More Russian Cyber Operations against Ukraine

Schneier on Security

Both Russia and Ukraine are preparing for military operations in cyberspace. Uncategorized cyberwar Russia Ukraine

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Using Foreign Nationals to Bypass US Surveillance Restrictions

Schneier on Security

Remember when the US and Australian police surreptitiously owned and operated the encrypted cell phone app ANOM? They arrested 800 people in 2021 based on that operation.

New German Government is Pro-Encryption and Anti-Backdoors

Schneier on Security

Using EM Waves to Detect Malware

Schneier on Security

I don’t even know what I think about this. Researchers have developed a malware detection system that uses EM waves: “ Obfuscation Revealed: Leveraging Electromagnetic Signals for Obfuscated Malware Classification.”

An Examination of the Bug Bounty Marketplace

Schneier on Security

Here’s a fascinating report: “ Bounty Everything: Hackers and the Making of the Global Bug Marketplace.”

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Why I Hate Password Rules

Schneier on Security

The other day I was creating a new account on the web. It was financial in nature, which means it gets one of my most secure passwords. I used PasswordSafe to generate this 16-character alphanumeric password: :s^Twd.J;3hzg=Q~. 3hzg=Q~.

Someone Is Running Lots of Tor Relays

Schneier on Security

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“Crypto” Means “Cryptography,” not “Cryptocurrency”

Schneier on Security

I have long been annoyed that the word “crypto” has been co-opted by the blockchain people, and no longer refers to “cryptography.” ” I’m not the only one

Smart Contract Bug Results in $31 Million Loss

Schneier on Security

A hacker stole $31 million from the blockchain company MonoX Finance , by exploiting a bug in software the service uses to draft smart contracts. Specifically, the hack used the same token as both the tokenIn and tokenOut, which are methods for exchanging the value of one token for another.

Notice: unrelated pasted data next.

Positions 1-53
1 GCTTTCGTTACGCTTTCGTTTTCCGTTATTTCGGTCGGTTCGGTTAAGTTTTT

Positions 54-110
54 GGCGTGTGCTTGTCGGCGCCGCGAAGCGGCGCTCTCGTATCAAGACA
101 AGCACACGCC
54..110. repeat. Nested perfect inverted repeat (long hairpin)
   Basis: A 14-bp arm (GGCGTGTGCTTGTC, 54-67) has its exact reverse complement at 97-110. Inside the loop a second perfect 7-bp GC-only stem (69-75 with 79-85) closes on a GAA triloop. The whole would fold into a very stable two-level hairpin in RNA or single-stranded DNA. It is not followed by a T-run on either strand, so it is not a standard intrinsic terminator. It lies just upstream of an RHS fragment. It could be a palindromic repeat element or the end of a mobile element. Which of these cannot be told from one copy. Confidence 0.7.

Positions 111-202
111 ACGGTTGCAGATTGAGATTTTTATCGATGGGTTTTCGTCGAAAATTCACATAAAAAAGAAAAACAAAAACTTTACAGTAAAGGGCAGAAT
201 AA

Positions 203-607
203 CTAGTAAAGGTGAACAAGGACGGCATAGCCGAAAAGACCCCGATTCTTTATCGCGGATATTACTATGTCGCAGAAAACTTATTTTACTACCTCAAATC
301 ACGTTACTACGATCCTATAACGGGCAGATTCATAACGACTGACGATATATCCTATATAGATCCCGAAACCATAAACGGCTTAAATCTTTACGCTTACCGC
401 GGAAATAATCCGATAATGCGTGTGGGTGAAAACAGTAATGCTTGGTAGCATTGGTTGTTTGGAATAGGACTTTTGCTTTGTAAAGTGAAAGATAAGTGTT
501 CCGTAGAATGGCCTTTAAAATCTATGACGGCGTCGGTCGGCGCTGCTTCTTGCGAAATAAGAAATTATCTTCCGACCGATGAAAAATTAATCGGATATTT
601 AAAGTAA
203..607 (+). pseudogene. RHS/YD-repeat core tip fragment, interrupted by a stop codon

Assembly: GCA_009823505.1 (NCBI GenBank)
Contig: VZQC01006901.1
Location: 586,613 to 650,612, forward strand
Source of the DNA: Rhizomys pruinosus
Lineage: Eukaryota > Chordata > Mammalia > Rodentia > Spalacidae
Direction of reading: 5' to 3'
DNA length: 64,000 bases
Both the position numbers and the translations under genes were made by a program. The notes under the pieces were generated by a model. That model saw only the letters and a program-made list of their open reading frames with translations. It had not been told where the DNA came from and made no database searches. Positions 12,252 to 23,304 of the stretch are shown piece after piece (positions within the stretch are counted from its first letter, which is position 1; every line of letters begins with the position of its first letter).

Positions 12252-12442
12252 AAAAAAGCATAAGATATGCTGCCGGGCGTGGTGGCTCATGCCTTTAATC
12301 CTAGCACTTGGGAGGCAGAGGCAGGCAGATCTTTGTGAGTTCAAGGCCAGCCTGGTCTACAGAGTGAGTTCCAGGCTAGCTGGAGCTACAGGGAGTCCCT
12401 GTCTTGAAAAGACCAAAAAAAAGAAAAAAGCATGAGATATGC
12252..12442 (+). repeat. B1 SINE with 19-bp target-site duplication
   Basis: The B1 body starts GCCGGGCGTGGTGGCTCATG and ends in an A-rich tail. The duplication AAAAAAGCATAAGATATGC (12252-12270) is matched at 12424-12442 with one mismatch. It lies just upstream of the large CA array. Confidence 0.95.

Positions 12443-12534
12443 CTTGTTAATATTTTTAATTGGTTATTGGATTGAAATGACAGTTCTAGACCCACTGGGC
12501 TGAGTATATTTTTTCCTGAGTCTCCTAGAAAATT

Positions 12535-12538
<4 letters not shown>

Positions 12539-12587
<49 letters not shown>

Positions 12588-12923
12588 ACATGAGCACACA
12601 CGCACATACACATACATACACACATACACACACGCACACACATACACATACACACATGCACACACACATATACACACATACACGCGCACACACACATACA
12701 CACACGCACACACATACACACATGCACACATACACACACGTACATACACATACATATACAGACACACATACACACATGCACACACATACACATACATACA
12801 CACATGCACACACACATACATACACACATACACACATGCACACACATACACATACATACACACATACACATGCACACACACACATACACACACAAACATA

Is Microsoft Stealing People’s Bookmarks?

Schneier on Security

I received email from two people who told me that Microsoft Edge enabled synching without warning or consent, which means that Microsoft sucked up all of their bookmarks. Of course they can turn synching off, but it’s too late.

Google Shuts Down Glupteba Botnet, Sues Operators

Schneier on Security

Google took steps to shut down the Glupteba botnet, at least for now. The botnet uses the bitcoin blockchain as a backup command-and-control mechanism, making it hard to get rid of it permanently.) So Google is also suing the botnet’s operators. It’s an interesting strategy.

More on NSO Group and Cytrox: Two Cyberweapons Arms Manufacturers

Schneier on Security

Citizen Lab published another report on the spyware used against two Egyptian nationals. One was hacked by NSO Group’s Pegasus spyware. The other was hacked both by Pegasus and by the spyware from another cyberweapons arms manufacturer: Cytrox.

Problems with Multifactor Authentication

Schneier on Security

Roger Grimes on why multifactor authentication isn’t a panacea : The first time I heard of this issue was from a Midwest CEO. His organization had been hit by ransomware to the tune of $10M. Operationally, they were still recovering nearly a year later.

Thieves Using AirTags to “Follow” Cars

Schneier on Security

From Ontario and not surprising : Since September 2021, officers have investigated five incidents where suspects have placed small tracking devices on high-end vehicles so they can later locate and steal them.

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On the Log4j Vulnerability

Schneier on Security

It’s serious : The range of impacts is so broad because of the nature of the vulnerability itself. Developers use logging frameworks to keep track of what happens in a given application.

Apple’s NeuralHash Algorithm Has Been Reverse-Engineered

Schneier on Security

Apple’s NeuralHash algorithm — the one it’s using for client-side scanning on the iPhone — has been reverse-engineered. Turns out it was already in iOS 14.3,

NSO Group’s Pegasus Spyware Used Against US State Department Officials